These changes specifically address the position of UK nationals returning to the UK, after exercising their EU Treaty rights abroad (often known as “Surinder Singh” cases). This is a group that are often overlooked, but whom many employers will wish to protect as overseas secondment arrangements are reviewed ahead of Brexit.
The new rules confirm that the scheme will be open for close family members, provided that relationship was subsisting on the date the UK leaves the EU, until 29 March 2022, whether there is a deal or not. This category applies where the UK national has been living outside the UK, in the EU or Switzerland, with their close family member and the UK national has been exercising their rights of free movement.
For cases where a relationship was not in existence at the time of the UK’s exit from the EU, the EU Settlement Scheme will be available to them until 31 December 2020, again, whether or not there is a deal. Here, future spouses, durable partners and civil partners will be able to apply in circumstances where the UK national is living outside the UK, in the EU or Switzerland, and they are returning to the UK together, with the UK national having exercised free movement rights.
There have also been a few welcome clarifications, confirming that the family members of European citizens who have naturalised as British Citizens can still qualify under the scheme, even though the dual national themself is not eligible to apply. Family members of Irish nationals also qualify, even if the Irish national chooses not to make an application.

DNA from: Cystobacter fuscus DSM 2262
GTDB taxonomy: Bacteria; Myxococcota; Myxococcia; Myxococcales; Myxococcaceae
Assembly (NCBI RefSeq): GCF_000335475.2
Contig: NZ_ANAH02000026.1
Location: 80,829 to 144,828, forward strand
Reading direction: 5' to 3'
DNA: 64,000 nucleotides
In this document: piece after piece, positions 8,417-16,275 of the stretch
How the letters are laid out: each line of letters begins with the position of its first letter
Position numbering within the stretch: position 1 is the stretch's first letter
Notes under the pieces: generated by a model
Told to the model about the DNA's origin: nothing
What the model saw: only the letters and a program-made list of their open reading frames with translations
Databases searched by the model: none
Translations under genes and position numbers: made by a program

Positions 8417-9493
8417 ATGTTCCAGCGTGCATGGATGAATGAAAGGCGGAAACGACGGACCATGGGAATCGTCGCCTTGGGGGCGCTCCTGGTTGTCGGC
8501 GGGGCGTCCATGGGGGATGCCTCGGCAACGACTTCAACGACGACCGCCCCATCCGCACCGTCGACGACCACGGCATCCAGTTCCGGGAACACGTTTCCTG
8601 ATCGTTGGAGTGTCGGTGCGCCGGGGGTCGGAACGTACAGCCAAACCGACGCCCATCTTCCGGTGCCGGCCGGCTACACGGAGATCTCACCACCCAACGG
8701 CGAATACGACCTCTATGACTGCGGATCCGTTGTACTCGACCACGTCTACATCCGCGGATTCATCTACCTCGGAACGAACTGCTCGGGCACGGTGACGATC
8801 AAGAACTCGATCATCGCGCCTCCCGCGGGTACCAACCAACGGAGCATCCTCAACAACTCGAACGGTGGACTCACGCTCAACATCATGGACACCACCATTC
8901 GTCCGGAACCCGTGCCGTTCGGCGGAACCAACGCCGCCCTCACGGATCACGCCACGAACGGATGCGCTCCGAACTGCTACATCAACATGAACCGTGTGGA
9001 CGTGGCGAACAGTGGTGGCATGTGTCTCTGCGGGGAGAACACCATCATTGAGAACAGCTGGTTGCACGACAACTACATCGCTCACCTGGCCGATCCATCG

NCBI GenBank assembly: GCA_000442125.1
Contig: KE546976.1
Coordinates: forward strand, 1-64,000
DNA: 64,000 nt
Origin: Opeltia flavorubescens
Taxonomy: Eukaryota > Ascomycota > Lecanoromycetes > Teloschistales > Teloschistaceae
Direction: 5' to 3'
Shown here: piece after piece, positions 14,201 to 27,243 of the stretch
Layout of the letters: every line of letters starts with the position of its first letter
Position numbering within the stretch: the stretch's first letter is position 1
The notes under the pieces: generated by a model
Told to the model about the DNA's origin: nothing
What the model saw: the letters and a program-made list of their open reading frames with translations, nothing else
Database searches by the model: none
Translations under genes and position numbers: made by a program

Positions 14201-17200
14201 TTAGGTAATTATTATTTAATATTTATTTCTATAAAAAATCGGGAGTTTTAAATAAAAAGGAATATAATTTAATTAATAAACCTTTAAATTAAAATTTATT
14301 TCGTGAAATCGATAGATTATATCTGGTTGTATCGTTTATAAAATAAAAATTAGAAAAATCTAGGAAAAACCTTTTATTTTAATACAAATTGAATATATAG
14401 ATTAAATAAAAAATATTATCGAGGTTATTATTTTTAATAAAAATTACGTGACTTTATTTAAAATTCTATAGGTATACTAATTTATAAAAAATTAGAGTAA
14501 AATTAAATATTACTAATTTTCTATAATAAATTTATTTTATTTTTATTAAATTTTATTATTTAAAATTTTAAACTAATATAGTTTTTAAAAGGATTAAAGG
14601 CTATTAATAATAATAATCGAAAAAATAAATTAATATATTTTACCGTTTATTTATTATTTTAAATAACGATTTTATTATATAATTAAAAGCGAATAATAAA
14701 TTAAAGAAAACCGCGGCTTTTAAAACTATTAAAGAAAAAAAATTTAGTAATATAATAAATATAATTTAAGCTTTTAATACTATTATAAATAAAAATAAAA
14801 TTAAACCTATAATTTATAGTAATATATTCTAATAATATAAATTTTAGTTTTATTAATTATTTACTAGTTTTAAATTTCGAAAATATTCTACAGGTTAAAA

Another positive change is to allow offshore working by North Sea oil workers in the UK marine area to count as permitted absence, which means this time can count towards an application under the scheme.
The rules allow EEA citizens to bring dependent family members to the UK. In the case of parents, the rules originally said that dependency is “assumed”. However, from 1 October 2019, a person who is applying as the dependent parent of an EEA citizen who is under 18 years old will be required to prove their dependency in order to be granted status. This will in particular make it harder for non-EEA nationals to make applications based on their child’s EEA status.
The Home Office has been given additional discretionary rights to curtail pre-settled and settled status in circumstances where leave has been obtained by deception. There are also new discretionary powers to refuse applications where the EEA or Swiss national has been refused entry to the UK previously. This is a limited right and must be justified by public policy, security or public health grounds, or on the grounds that it would be conducive to the public good due to the applicant’s post-Brexit conduct. As the rights given to the Home Office are discretionary, applicants can challenge the decision, for example, where they have been incorrectly refused leave to enter the UK in the past and this is now affecting their application for settled status.
Brexit continues to provide challenges to EU workers and employers alike. If you would like further advice on the EU Settlement Scheme please contact a member of the Immigration team.
This article is from the September 2019 issue of Employment and Immigration Law Update, our monthly newsletter for HR professionals. To download the latest issue, please visit the newsletter section of our website. Law covered as at September 2019.
The content of this article is for general information only. For further information please contact Clare Hedges or another member of Birketts' Immigration Team.